top of page

The typology of Spanish/Italian   playing cards is fascinating, with regional gaming traditions resulting in a wide variety of designs, even today. This old lithographed sheet, printed on heavy (but not plastic-laminated) card stock is what a deck of 40  playing cards looks like before it is cut into individual cards. The artwork is 19th century in origin, itself drawing on much older traditions stretching back to the 14th century. Spanish-suited playing cards or Spanish-suited cards have four suits and a deck is usually made up of 40 or 48 (or even 50) cards. It is categorized as a Latin-suited deck and has strong similarities with the Italian-suited deck and less to the French deck. Spanish-suited cards are used in Spain, southern Italy, parts of France, Hispanic America, North Africa, and the Philippines.The Italian swords and clubs are often interlaced, whereas the Spanish ones are separated. The interlacing comes from the traditional tarot suit arrangements, though not all Italian regional patterns have this feature.The Piacentine pattern is the northernmost of the Spanish-suited patterns found in Italy and along with the Neapolitan, one of the most popular. It is also the only pattern that is regularly sold with reversible face cards. Piacenza was ruled by Spanish Bourbons like in Sicily and Naples but the reason that the region has uses Spanish suits is because French occupying forces brought Aluette decks in the late 18th century. The earliest Piacentine cards were very similar to Aluette ones but developed into its current appearance by the late 19th century before becoming reversible by the mid-20th century. The Ace of Coins has an eagle similar to Aluette and Sicilian decks while the Ace of Swords is held by a cherub. Like all Spanish-suited patterns in Italy, they lack la pinta and come in 40-card decks , uncut sheet by Edoardo Pignalosa, Rampe Brancaccio 76, Napoli.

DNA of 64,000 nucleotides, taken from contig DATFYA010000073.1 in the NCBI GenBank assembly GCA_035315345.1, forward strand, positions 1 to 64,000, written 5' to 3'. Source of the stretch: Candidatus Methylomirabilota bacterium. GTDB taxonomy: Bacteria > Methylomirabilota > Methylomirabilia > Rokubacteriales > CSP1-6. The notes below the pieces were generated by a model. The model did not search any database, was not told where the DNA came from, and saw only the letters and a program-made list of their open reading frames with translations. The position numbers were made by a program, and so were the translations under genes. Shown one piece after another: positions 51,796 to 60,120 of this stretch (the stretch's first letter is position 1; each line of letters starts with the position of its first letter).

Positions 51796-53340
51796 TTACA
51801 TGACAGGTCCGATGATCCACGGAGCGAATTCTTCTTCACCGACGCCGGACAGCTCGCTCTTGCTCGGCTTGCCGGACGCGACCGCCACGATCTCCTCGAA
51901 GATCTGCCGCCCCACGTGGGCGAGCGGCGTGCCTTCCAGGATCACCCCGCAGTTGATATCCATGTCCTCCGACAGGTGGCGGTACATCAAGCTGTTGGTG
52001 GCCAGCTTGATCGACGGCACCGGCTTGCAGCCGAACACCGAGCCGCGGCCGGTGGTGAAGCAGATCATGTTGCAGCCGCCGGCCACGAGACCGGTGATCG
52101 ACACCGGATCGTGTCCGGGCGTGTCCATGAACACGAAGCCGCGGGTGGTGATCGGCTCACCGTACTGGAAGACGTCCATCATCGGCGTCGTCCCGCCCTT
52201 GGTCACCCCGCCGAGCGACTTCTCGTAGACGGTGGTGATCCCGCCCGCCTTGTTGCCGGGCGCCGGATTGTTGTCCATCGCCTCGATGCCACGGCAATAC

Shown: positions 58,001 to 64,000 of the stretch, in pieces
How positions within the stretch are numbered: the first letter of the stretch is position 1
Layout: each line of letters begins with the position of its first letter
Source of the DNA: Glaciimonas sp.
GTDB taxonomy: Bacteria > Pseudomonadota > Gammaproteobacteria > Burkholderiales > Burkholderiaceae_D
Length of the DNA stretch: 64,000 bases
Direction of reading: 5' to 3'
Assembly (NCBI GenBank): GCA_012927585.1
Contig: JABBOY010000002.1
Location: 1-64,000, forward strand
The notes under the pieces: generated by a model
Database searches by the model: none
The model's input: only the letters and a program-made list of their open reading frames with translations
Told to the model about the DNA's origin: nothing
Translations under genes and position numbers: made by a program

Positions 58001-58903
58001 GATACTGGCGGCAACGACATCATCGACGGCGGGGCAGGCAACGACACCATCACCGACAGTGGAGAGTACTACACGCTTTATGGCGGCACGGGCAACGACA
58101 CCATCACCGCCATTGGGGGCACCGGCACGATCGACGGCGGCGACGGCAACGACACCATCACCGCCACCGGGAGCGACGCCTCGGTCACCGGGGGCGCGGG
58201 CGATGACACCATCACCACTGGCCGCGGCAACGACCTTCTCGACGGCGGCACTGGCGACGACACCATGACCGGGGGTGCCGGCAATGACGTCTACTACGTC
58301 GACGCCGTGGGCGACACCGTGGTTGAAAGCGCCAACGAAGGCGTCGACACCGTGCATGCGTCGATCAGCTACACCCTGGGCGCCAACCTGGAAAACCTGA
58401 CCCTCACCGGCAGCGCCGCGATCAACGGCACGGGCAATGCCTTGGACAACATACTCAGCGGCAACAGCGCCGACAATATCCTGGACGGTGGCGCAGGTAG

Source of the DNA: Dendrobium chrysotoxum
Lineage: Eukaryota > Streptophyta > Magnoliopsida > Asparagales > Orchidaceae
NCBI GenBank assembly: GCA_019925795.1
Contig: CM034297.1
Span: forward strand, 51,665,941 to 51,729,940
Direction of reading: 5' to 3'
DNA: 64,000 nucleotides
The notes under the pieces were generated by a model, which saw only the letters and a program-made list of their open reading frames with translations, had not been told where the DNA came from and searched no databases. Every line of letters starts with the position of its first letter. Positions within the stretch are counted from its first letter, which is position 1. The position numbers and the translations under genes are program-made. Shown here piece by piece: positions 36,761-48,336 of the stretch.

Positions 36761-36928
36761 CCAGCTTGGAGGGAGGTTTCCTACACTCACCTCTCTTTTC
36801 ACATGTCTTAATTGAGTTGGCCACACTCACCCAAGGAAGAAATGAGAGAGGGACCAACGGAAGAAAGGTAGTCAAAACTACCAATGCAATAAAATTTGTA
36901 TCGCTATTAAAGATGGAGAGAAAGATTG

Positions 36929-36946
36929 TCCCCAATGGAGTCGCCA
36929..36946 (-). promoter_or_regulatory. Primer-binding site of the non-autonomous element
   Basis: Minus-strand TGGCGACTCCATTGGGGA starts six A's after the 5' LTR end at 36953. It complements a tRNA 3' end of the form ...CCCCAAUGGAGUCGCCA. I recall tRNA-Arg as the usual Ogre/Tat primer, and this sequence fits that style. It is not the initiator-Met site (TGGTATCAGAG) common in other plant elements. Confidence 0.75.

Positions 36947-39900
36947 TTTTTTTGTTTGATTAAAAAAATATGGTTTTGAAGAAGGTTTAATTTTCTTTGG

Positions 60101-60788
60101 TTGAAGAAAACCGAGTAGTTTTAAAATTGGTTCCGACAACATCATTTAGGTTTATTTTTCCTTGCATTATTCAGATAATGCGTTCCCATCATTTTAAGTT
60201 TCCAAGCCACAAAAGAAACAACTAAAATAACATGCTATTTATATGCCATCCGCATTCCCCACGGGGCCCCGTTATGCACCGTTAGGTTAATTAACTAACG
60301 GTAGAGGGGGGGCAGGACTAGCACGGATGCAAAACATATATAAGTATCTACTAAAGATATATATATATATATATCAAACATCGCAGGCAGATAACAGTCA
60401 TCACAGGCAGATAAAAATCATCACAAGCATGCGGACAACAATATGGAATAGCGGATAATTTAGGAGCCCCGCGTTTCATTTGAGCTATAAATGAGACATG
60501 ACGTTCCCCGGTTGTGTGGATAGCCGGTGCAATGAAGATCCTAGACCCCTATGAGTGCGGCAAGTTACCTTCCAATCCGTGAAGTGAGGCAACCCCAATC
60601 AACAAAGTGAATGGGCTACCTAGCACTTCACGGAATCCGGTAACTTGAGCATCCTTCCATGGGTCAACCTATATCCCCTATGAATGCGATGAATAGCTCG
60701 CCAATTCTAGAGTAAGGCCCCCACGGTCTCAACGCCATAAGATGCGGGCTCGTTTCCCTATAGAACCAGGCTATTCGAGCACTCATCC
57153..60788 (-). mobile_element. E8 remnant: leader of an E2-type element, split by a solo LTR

size 20.5 x 15.1/4 , good condition , fresh color , no oxidation of paper . Suitable for framing .


    bottom of page